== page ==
When I got married, I promised to love my husband for forever and he promised the same. Nothing was supposed to change. He and I were supposed to ride off into the sunset or perhaps, suburbia, for happiness eternal. Sure, I knew there would be bumps along the way but my love and his love was a guarantee.
That is, until we started divorce proceedings.
The two years that this choice was in the making (deciding whether to stay together or separate; all the marriage counseling rounds and separations), I felt very far from my marital vows. I felt he was very far from his marital vows. Most days, I felt I was invisible to him and had a hard time remembering what it felt like when we were lying on the beach on our honeymoon, blissfully happy.
We didn’t last forever. We didn’t ride off into suburbia to make a forever family. We lasted a total of five married years (what would be our sixth anniversary is coming up) and together for almost eight. Those numbers? Well, they don’t add up to forever.
I’m not saying I’m bitter and will never love again.
I’m a hopeless romantic who lives for happy endings (not the massage parlor kind although hey, I’m not against them) and fairytale sunsets, but my perspective on love has greatly changed.
I will never, ever promise forever to anyone. I don’t care if he’s got a six-pack, reads Shakespeare, plays guitar, tickles my back and plays with my hair every day, reads my work, gives oral like a pro and feeds me chocolate and grapes.
I won’t promise forever.
Why would I promise anyone— why would anyone promise anyone—forever?
Back in the days, we lived shorter lives but today? We have longevity for the most part. But no matter how long your stay is on this planet, promising someone forever is futile. Here’s why.
1. It’s null and void if your spouse treats like you sh*t.
You go and smile with your ring on your finger and say, “Yes dear, I will love you forever,” promising whole-heartedly to be by that person’s side for good, no matter what. However, I have a problem with the whole “to-death do us part” section of the vows. What if that person up and starts to take you for granted or worse, treats you terribly?
Typically, if you marry a great person he or she will stay great, but life happens. To me, committing to someone is a daily choice. Each day you wake up you say, “I want to be with you for another day.” If you promise forever and end up with a not-so-great catch, the idea is that you’re stuck with this fool forever — til death do you part.
Sorry not sorry but I will never tell someone til death do us part. I will say, “as long as you continue to love me and love yourself, I will wake up each day and make the choice to still love you.” I won’t place a Mrs. in front of my name or rock a diamond on my hand for forever if someone decides to up and change and do me dirty. I love myself and my daughter for forever, but you my friend? You have to be good, otherwise game over.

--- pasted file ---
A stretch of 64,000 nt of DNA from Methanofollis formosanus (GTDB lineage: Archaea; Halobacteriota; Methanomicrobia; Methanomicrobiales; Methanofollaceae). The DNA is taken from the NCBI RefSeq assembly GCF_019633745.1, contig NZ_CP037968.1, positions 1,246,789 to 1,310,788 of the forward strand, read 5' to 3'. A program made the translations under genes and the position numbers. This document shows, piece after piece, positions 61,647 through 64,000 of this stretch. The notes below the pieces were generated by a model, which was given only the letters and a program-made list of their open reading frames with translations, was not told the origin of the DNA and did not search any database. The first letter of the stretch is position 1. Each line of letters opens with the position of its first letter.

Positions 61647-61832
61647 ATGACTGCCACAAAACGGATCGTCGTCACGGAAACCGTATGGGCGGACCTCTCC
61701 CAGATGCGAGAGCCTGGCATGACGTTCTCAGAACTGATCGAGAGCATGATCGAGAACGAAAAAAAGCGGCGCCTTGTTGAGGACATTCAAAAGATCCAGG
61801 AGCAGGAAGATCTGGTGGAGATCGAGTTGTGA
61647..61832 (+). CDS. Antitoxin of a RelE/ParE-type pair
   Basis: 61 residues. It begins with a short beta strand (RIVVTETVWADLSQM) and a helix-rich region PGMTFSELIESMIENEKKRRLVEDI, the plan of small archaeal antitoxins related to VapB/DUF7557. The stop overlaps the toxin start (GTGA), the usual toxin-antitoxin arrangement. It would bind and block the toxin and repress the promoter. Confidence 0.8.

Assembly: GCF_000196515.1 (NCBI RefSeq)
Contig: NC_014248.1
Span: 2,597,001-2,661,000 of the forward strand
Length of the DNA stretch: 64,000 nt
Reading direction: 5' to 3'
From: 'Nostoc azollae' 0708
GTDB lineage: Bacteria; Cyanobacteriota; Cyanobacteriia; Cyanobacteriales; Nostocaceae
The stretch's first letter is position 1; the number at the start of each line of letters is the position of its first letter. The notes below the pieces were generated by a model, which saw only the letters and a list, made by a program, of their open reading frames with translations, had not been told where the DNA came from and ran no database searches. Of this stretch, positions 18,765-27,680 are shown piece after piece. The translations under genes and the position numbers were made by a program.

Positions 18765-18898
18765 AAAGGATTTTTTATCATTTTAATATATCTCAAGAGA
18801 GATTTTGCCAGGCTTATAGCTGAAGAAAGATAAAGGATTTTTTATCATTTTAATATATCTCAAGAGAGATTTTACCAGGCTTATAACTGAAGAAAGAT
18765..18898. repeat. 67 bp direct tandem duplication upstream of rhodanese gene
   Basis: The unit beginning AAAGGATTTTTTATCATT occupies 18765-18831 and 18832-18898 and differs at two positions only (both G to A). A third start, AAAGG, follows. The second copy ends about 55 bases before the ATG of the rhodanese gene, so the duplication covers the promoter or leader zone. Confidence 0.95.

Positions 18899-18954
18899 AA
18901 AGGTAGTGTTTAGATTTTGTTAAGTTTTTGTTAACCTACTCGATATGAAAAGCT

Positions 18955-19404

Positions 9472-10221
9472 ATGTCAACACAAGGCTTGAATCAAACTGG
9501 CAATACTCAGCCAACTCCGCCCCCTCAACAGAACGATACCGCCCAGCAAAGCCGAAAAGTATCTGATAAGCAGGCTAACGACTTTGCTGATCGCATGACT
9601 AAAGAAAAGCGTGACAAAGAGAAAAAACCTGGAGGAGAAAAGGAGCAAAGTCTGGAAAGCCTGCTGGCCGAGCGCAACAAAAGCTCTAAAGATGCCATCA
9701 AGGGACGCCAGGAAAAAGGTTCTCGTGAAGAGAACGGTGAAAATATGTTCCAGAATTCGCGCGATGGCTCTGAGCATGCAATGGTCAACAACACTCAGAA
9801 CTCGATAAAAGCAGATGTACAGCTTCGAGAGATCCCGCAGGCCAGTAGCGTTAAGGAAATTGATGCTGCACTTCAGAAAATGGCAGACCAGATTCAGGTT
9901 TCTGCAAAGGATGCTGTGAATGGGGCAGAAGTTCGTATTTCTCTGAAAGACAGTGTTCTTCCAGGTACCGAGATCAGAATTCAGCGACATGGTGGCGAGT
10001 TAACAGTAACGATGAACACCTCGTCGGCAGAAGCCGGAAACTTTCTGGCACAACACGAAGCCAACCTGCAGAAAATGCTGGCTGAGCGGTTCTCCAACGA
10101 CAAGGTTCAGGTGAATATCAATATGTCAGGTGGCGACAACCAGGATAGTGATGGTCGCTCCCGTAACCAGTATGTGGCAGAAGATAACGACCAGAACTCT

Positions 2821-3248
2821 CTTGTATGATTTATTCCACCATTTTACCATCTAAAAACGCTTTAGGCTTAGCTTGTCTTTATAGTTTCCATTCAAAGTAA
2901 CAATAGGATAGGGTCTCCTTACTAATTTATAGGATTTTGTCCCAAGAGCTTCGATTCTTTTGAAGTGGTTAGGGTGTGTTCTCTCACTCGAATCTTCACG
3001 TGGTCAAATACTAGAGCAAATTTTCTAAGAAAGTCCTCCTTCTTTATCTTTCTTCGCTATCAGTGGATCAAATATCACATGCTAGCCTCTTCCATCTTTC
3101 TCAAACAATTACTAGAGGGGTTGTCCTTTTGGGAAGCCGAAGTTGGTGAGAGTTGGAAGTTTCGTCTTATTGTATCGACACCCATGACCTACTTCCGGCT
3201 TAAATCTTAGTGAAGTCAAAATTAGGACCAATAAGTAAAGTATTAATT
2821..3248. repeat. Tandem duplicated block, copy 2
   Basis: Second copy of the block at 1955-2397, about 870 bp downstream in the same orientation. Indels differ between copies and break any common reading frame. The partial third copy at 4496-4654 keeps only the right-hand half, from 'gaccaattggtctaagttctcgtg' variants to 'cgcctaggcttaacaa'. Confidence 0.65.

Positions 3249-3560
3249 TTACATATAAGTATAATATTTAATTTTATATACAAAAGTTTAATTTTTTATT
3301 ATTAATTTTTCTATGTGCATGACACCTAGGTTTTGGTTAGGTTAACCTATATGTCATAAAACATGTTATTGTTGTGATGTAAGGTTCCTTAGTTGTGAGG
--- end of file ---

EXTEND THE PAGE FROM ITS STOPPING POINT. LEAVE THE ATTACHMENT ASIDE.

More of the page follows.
2. It’s simply not realistic.
To say forever is a mighty long time. What if your partner passes before you do? Do you then suffer “old school style” and wear black for eternity? No, I don’t think so. Instead, you find a looker or a great conversationalist at the elderly home and you two snuggle up. Do you really want to pass up a good Bingo partner because you promised forever? Not this broad.
3. It’s a cop-out.
It’s way too easy to utter the words “I will be with you for forever.” To love someone is to continuously consider his or her feelings, look past the person’s shortcomings and often, make that person a top priority in your life and care for him or her if your partner ends up ill. Instead of just saying, “I promise to love you for forever,” why not offer a promise to work on loving that person for the time you are both together? Because yes ma’am or sir, love can be work. It’s wonderful and magical, indeed, but it also takes a lot of elbow grease to keep the relationship wheels spinning.
4. Love isn’t meant to last a lifetime.
You could have an amazing love with someone … for a season and for a reason. Maybe this person gets you through a dark time in your life but later on down the line, it’s not a sustainable partnership for whatever reason. Or during college, graduate school, a diet, a job change, or a death of a loved one, you could endure major life changes that perhaps only one person who’s going through the same situation as you can understand. You two may love each other for just a season, but not for eternity!
Love comes in so many different forms and times in our life. Not everyone can be a lifetime love.
So what am I saying?
I’m not saying I won’t commit to someone or wish and hope for that lifetime love. Of course, I would love to meet someone I could grow old with and change our diapers together when we’re ancient. Still, I won’t blindly promise to be by someone’s side for forever. Instead, I will promise to work on loving him and myself every day so that I get to enjoy that person for another blissful day.
The moral of this story? Love is earned, not guaranteed.